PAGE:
Stolen Summer

Mike Weinberg, Adi Stein, Aidan Quinn, Kevin Pollak, Bonnie Hunt

Directed by Pete Jones
Rolling Stone: star rating
5 0
Community: star rating
5 0 0
February 13, 2002

Coming soon to a multiplex near you is Stolen Summer, a cringingly earnest, totally unremarkable fable about an eight-year-old Irish-Catholic boy, Pete (Adi Stein), who tries to convert Danny (Mike Weinberg), the dying son of a rabbi (Kevin Pollak), so Danny can get into heaven. Pete's mom (Bonnie Hunt) and his fireman dad (Aidan Quinn) put in their two cents, along with the parish priest (Brian Dennehy). But Pete, living in Chicago in 1976, is wiser than his elders in the way of right-minded, tear-jerking movies whose moral truths seem excerpted from Hallmark.

Stolen Summer would hardly be worth comment were it not for the story of how the film got made. Pete Jones, the film's first-time writer-director, won a contest put on by HBO, Miramax and LivePlanet co-founders Ben Affleck, Matt Damon and Chris Moore, awarding him $1 million to make a film that Miramax would release. And every step of the process, down to the last tumultuous days of shooting, would be chronicled in a twelve-part HBO series called Project Greenlight.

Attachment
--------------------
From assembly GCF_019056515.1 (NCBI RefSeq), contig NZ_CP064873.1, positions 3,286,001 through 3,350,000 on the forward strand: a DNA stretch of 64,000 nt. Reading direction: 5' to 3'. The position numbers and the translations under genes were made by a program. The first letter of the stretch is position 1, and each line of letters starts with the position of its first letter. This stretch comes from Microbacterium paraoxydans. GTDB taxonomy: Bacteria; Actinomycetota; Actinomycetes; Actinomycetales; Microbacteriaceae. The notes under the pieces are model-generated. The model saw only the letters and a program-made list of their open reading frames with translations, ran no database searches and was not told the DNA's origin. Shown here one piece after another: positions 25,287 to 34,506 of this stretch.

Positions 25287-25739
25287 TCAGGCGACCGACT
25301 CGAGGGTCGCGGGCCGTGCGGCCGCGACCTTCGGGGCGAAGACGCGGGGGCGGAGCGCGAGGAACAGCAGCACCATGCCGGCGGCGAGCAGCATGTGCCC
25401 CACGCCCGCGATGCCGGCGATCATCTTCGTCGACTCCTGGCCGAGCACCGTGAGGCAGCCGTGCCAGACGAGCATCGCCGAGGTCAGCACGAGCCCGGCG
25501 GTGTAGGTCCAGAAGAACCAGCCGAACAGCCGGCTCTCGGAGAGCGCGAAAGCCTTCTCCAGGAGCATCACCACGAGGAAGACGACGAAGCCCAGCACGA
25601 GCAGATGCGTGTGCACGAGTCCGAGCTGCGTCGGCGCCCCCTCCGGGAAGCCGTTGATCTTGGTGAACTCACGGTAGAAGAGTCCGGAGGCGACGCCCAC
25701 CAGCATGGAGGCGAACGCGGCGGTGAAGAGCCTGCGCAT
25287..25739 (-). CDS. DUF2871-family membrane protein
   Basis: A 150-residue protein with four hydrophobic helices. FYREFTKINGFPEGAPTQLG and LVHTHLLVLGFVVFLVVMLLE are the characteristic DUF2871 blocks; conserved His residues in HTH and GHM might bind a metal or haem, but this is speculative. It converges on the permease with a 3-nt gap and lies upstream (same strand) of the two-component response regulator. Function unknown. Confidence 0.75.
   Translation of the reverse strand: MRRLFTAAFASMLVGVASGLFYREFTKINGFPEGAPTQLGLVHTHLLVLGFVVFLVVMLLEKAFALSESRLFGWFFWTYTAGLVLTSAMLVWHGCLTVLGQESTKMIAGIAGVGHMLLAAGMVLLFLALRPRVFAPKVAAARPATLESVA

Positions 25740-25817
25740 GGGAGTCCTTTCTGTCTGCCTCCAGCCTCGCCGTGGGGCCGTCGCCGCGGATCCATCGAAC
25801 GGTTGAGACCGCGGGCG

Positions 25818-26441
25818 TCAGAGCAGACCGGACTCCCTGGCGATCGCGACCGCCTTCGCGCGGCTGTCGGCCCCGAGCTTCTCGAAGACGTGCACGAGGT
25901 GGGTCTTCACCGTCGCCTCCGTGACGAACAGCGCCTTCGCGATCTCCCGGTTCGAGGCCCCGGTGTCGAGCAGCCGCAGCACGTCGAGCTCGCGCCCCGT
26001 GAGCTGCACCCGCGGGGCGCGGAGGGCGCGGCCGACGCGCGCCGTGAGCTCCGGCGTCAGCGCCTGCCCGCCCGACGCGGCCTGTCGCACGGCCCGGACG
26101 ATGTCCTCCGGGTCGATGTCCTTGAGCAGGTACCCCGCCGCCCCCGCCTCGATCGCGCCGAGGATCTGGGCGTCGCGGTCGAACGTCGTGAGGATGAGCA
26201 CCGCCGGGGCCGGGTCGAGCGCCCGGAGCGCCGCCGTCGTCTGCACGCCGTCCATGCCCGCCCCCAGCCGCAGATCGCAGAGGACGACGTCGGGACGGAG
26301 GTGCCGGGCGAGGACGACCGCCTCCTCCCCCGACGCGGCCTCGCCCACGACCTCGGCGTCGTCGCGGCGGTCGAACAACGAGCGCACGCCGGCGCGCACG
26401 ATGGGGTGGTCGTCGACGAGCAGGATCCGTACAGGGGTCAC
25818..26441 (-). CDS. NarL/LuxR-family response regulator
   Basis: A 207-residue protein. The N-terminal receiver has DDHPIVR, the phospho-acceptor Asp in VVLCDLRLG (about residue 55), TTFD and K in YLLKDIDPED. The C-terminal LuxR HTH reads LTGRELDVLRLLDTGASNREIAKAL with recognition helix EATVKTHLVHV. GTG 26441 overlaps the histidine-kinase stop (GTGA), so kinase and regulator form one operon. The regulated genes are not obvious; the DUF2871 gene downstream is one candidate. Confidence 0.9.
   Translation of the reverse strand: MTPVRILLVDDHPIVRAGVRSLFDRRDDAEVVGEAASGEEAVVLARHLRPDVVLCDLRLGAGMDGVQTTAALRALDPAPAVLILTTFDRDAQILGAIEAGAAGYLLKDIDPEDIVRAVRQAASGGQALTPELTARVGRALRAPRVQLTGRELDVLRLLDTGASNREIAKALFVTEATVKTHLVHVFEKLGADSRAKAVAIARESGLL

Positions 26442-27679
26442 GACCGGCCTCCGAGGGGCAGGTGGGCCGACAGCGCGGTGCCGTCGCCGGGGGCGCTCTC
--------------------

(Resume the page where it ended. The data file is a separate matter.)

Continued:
For my money, Project Greenlight is the smartest, scariest, bitchiest and most informative piece of reality TV ever. Forget Fear Factor. Getting lowered into a nest of snakes is nothing compared to what happens to Jones, 31, when he gets thrown to the Hollywood wolves. At a budget meeting, Jones is told it will take another million to make the film as he wrote it. Losing the Chicago location and the period setting would cut costs. "Over my dead body," says Jones. It almost is. Affleck gets on the phone to pry cash out of Miramax honcho Harvey Weinstein, who is never seen but, like Marlon Brando's don in The Godfather Part II, makes his presence felt. Jones shoots a Little League game in pouring rain. Actors bitch nonstop. Producer Chris Moore encourages dissension in the ranks. For added drama? Maybe. But the agony of filmmaking has rarely been so authentically captured. With only five hours a day to work with the child actors (the legal limit), Jones lacked the time to shape their performances, and the film suffers accordingly. It's sad but instructive that all the sweat produced so tepid a result. Back in Episode One, Miramax exec Meryl Poster told Damon and Affleck, "I don't like Stolen Summer." Savvy lady. But Project Greenlight is one for the time capsule.

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